Impact

Helen’s Story

 

Helen was born in Ascot in May 1986. The youngest of 4 children, where her 2 elder brothers are 10 and 9 years older than her respectively, and her sister is 8 years older. Helen was a very fussy eater as a child from 18 months, confessing to eating only macaroni cheese and doughnuts until her early teens.  Her mother was a good but unadventurous cook. Her older brother and uncle (who was a trained chef) taught her how to cook, but she would not eat anything put in front of her.   Her father left the family home when she was 10, and she remembers money being tight.  As a teenager she started to eat roast dinners.   Clearly affected by her father leaving, she would either gorge or famine, although always skinny.

 

Helen met her partner David when she was young and had baby Melanie when she was 17.  Within 2 months of giving birth they moved away from the the extended family to Devon to live in a house owned by David’s mother. David already had 2 children by his previous marriage, Ellen who was then 4, and Richard who was autistic and less than a year old.  Ellen was a fussy eater, pampered by her natural mother. Richard would eat everything. Richard was quite a responsibility for Helen’s young shoulders because of his medical condition. Initially Helen would return to her mother’s house when the step-children came to stay every weekend. After a year, she started to be closer involved with them.   It was only when her own daughter Melanie was born that she decided she wanted her to eat a variety of foods and did not want her to be fussy like herself and her step-daughter.  It was also at this stage that Helen realised that she needed to eat properly too.  She had suffered from Post Natal Depression for 4 years.

 

When Melanie was old enough and Helen had recovered from her PND, she needed to go out to work as money was tight.  Initially she started as a volunteer at the local school to help grow her confidence.   She had previously left school with no qualifications.  She had been suffering from glandular fever at exam time and failed to sit her exams.   Her self esteem was low, but she recognised that she needed to bring some money into the household.  The school offered her a position working as a teaching assistant, and she trained for her NVQ qualification at this time.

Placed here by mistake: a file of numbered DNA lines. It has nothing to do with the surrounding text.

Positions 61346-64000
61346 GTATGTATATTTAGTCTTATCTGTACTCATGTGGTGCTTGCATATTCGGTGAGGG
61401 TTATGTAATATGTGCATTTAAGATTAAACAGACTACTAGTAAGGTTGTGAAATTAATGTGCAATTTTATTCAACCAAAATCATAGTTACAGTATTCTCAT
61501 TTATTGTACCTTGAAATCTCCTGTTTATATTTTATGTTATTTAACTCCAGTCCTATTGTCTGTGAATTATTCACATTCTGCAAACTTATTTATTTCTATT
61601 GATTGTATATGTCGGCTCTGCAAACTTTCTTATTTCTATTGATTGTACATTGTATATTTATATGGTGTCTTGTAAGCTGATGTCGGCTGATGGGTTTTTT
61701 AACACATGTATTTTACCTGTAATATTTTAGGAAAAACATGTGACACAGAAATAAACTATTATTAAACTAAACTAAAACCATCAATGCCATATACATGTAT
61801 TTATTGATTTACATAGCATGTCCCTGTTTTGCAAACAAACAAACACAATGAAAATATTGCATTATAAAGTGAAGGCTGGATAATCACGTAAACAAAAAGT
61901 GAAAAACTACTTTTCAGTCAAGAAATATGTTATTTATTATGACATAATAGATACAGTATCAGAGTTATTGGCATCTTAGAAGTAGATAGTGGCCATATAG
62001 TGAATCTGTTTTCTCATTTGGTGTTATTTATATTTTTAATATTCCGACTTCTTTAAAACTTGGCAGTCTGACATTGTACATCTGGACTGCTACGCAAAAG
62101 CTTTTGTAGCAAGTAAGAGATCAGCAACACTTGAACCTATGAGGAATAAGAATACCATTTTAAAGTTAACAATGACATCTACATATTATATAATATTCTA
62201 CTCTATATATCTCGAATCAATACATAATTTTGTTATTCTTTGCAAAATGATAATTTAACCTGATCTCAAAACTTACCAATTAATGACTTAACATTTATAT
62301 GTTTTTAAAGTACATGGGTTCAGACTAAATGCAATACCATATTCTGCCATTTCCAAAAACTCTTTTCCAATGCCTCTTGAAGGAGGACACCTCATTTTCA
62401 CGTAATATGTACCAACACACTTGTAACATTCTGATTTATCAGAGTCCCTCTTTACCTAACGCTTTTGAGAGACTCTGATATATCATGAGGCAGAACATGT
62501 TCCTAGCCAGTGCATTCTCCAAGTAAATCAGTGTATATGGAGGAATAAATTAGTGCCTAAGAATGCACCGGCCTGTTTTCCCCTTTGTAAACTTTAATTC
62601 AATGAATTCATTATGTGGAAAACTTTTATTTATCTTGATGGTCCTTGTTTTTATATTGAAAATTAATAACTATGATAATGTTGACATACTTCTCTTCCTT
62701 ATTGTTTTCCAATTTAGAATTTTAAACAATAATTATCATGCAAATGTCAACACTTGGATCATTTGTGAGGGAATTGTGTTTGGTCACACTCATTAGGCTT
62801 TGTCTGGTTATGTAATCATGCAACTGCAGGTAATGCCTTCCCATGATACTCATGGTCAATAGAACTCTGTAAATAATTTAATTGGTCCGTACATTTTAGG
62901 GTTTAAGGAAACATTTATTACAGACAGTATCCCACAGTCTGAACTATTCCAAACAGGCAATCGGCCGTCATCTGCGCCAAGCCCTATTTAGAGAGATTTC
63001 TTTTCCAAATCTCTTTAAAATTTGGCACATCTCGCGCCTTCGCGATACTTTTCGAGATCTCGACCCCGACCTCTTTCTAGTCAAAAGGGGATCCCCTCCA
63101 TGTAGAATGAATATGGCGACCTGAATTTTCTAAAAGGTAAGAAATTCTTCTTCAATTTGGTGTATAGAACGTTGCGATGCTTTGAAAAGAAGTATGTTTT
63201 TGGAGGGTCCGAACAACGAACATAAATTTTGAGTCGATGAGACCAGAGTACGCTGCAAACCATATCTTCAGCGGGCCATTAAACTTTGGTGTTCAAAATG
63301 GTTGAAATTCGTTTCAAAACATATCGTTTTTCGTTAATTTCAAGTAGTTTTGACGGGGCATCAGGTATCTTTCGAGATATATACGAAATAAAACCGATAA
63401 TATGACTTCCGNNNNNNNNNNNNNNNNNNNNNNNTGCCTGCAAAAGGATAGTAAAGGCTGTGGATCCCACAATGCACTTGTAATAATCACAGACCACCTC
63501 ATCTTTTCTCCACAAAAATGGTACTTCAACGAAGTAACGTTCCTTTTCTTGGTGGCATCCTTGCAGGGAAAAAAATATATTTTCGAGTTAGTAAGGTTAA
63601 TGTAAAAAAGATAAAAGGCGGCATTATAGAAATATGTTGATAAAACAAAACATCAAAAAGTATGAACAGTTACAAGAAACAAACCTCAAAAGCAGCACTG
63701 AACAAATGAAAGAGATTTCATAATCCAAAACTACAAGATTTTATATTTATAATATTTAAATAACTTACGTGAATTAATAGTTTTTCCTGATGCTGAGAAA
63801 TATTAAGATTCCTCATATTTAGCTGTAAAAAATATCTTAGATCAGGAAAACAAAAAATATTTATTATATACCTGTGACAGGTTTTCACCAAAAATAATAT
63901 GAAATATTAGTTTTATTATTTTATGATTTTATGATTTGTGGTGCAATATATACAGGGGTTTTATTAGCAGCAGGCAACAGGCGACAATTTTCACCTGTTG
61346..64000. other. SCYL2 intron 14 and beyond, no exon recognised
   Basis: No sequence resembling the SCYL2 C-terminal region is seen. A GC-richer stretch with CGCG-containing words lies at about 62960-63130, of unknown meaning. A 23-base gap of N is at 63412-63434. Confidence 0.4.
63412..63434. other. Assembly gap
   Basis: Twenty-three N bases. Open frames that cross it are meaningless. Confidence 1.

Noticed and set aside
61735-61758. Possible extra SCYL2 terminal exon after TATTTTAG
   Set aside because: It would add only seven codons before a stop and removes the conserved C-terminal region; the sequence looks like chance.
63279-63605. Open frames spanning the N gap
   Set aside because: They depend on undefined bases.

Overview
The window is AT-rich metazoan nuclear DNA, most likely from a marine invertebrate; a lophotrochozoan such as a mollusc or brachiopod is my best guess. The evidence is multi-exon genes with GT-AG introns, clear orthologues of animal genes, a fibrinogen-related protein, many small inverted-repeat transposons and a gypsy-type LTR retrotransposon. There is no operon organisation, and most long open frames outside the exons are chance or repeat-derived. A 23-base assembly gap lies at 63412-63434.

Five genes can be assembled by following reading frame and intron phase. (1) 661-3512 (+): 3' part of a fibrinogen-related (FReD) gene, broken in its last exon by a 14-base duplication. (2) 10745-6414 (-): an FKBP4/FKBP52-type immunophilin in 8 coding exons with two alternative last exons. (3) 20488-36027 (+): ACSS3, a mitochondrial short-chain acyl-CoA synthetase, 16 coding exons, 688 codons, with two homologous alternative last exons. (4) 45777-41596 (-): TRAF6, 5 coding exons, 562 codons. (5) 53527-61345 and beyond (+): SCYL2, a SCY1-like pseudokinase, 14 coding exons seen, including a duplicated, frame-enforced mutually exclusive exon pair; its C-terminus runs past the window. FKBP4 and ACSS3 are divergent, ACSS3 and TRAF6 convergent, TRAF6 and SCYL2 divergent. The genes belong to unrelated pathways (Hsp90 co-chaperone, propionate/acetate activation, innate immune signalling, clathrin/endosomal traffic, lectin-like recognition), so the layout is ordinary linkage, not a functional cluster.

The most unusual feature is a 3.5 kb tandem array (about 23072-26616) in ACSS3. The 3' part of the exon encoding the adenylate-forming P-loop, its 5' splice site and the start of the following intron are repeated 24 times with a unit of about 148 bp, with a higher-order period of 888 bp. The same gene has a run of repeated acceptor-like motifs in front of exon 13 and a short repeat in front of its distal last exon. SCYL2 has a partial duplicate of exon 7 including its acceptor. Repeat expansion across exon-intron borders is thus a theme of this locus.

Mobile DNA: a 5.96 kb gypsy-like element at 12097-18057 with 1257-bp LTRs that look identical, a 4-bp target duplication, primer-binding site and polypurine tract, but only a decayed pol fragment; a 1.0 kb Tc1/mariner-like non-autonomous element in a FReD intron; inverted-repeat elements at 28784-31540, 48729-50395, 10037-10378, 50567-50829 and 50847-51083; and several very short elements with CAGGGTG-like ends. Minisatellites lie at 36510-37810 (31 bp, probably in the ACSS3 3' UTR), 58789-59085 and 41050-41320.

In 2009, her second child Heather was born.  Over this period the family had moved home several times.   David had fallen out with his mother and she sold their family home from under their feet. The relationship with her mother-in-law dissintigrated, and a combination of all of these factors drove Helen into a deeper depression than she had experienced before.

She had started to go to the ‘Stay and Play’ sessions at the Millwey Community Centre as a means of getting out.   It was at this stage that she was exposed to HALFF and the Make and Munch sessions.  Although Helen could cook, she confesses that the sessions taught her a lot about healthy food.  She gained more knowledge on food labels. She enjoyed coming to the sessions as they were really good fun and gave her the opportunity to get out of the house and meet new people. She felt it was good for Heather to be around other young children, to see other children eating together at the table.   She admits that whilst she used to sit down and have breakfast and lunch with the children, she tended not to sit down with them at dinner time. She now does this as she sees the importance that it brings to the family.

 

She is more organised now and prepares some meals at the weekends for the week ahead and puts them in the freezer.  The children have a busy life and this means that when in a rush she can still give them a nutritious meal.  The sessions also gave her a wider repetoire.  She mentioned particularly the lunch boxes – making corn fritters – making her own yeastless bread.  She regularly prepares meals with Heather and Richard.  Richard loves to prepare food and cook it.  Having used the special protected blade knives at the sessions gave her confidence to allow the children to do these activities with her at home.

I spoke to Helen on a very grey day, where Heather had been ill for over a week with a chest infection.  Helen was tired but very positive about her current state of mental health. Coming to the sessions has helped her build self confidence and esteem. She does not let little things worry her any more, and tries to better handle the family issues which regularly challenge her.  At one stage she thought she was going completely mad.  Over time and by getting more involved with the HALFF sessions, she is so much better and more positiveHeather now helps HALFF to promote their activities by putting them up on her Facebook site, she regularly tries to convince her friends to come along.   Emotionally she is clearly much stronger.  She has stopped taking her anti-depressant medication.   She feels good about herself and recognises that being involved with HALFF has helped her considerably.